“Is that Governor’s?” I asked, gesturing across the bay to the line of boats along the opposite shore.
It’s remarkable that we still don’t know exactly where it is. We’ve been to Governor’s Mansion probably a dozen times, although we never seem to go straight there, and I’d never seen it as full. After a long string of hot, humid, thunderstorm-threatening weekends, it seemed like every boat on the bay was out.
The wind was light and fickle, and I had no intention of turning off the engine as we cleared the mouth of the creek. We turned to port to investigate Berkeley Island Cove as a potential alternative to Governor’s. We couldn’t see many masts from the creek, but as we came around the corner we saw that it was full of small powerboats. A MacGregor 26X was attempting to tow a tube possessing all the hydrodynamic properties of a La-Z-Boy, which accentuated the motorsailer’s already-awkward stance under power. A large cabin cruiser shaped like a pill (nearly as tall as it was long) rumbled into the anchorage with dumb music blaring. We left immediately.
Jen got out the chart and called out the headings to avoid the shallow spots between our position and Governor’s Mansion, and I sailed to the compass. When we got closer, it was clear that almost every boat was crammed into the northern end of the anchorage, as usual. We eased into the southern end and anchored 100 yards from a center console fishing boat, which soon left, leaving us basically alone.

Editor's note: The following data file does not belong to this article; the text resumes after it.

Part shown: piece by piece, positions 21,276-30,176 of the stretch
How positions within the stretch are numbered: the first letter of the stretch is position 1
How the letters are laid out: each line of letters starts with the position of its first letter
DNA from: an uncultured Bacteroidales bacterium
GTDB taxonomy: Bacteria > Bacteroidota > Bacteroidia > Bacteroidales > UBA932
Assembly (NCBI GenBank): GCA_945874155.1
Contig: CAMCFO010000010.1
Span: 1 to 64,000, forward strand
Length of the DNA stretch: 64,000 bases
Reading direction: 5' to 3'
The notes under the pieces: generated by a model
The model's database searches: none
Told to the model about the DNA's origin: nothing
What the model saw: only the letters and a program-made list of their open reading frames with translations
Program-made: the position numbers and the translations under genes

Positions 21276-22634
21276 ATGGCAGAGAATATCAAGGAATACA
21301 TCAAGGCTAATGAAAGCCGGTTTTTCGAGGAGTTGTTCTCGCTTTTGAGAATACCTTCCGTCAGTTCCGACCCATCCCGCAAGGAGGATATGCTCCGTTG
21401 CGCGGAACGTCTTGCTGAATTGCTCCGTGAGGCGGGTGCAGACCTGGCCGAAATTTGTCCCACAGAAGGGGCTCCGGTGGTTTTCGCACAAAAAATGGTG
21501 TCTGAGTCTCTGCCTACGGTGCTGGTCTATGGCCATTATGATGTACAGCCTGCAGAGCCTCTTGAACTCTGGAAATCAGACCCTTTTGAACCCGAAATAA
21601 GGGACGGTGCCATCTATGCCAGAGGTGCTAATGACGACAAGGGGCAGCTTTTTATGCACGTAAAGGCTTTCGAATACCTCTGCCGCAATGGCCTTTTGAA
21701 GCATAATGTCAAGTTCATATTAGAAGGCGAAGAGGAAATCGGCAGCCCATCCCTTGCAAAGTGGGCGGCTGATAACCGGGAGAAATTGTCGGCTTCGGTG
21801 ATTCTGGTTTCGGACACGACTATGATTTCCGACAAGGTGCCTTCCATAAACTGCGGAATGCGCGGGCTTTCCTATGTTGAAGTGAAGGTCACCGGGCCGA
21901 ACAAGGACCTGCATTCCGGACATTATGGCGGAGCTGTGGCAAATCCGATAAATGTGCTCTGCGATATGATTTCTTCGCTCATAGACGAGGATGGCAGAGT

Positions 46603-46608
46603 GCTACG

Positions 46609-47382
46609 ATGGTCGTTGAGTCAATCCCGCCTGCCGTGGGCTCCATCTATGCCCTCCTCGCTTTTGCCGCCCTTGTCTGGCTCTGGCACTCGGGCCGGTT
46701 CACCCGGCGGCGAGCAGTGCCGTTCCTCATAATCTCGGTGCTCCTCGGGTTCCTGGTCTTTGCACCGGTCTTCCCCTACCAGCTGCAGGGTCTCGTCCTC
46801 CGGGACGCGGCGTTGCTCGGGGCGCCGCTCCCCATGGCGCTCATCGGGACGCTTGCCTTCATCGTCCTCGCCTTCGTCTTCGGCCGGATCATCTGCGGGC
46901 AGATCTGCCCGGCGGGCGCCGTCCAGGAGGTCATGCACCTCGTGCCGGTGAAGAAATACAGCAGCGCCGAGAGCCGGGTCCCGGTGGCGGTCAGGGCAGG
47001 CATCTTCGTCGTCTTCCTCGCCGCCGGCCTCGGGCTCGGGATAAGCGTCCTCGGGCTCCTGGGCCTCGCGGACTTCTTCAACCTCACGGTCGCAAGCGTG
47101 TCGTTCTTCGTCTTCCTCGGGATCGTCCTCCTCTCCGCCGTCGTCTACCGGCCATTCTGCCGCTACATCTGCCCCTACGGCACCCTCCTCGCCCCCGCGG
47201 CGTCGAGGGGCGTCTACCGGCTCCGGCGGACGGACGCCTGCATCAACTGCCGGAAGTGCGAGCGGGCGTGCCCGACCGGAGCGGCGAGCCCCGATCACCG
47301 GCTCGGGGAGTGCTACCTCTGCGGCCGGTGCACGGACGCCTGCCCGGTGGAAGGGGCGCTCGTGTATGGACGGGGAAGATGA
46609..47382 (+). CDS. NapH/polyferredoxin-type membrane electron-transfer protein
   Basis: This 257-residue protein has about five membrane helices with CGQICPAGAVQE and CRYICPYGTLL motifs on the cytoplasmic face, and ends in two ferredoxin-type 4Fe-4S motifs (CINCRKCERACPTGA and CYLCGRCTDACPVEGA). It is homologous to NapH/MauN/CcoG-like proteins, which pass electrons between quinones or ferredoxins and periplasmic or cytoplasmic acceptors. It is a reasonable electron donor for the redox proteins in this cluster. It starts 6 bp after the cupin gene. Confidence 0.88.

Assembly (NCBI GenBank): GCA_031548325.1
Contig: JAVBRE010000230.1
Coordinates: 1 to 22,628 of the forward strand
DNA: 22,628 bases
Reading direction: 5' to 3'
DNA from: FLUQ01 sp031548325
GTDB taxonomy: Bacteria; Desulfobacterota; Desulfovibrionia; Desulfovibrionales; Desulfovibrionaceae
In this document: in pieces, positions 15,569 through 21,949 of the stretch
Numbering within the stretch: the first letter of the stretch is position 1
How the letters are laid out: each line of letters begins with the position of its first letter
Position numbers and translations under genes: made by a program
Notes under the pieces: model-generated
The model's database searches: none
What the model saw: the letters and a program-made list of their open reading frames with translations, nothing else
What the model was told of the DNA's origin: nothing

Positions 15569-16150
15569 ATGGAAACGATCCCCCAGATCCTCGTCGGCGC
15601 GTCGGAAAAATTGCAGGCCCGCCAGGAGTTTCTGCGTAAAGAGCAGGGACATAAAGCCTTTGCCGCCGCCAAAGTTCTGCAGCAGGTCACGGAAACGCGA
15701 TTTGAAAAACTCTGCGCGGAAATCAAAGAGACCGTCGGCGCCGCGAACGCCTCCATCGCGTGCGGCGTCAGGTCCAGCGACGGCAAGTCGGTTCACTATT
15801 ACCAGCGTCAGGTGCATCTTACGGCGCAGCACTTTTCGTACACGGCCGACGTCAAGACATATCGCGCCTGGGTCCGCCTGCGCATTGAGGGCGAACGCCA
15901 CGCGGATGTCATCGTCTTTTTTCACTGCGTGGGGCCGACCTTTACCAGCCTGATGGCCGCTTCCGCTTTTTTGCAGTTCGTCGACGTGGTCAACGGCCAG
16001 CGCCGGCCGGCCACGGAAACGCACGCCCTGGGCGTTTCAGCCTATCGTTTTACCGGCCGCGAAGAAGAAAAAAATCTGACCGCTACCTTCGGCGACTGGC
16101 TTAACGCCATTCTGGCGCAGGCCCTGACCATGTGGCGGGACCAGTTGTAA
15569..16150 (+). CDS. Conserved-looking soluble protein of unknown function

We then commenced with swimming, smooth music, and general high-quality boat lounging.
I think the wind clocked through 270° while we were there, eventually freshening up to 10 or 12 knots from the northwest by the time we decided to head back. We didn’t feel like prepping the main, so we sailed on just the jib, still making speeds in the low 6s as we sailed into the setting sun.
We almost didn’t go—hot, no wind, a general lack of motivation, things to do around the house, yadda yadda—but I was glad that we went. There are plenty of ways to enjoy the boat, and a lazy day at anchor can do wonders to re-calibrate your perspective.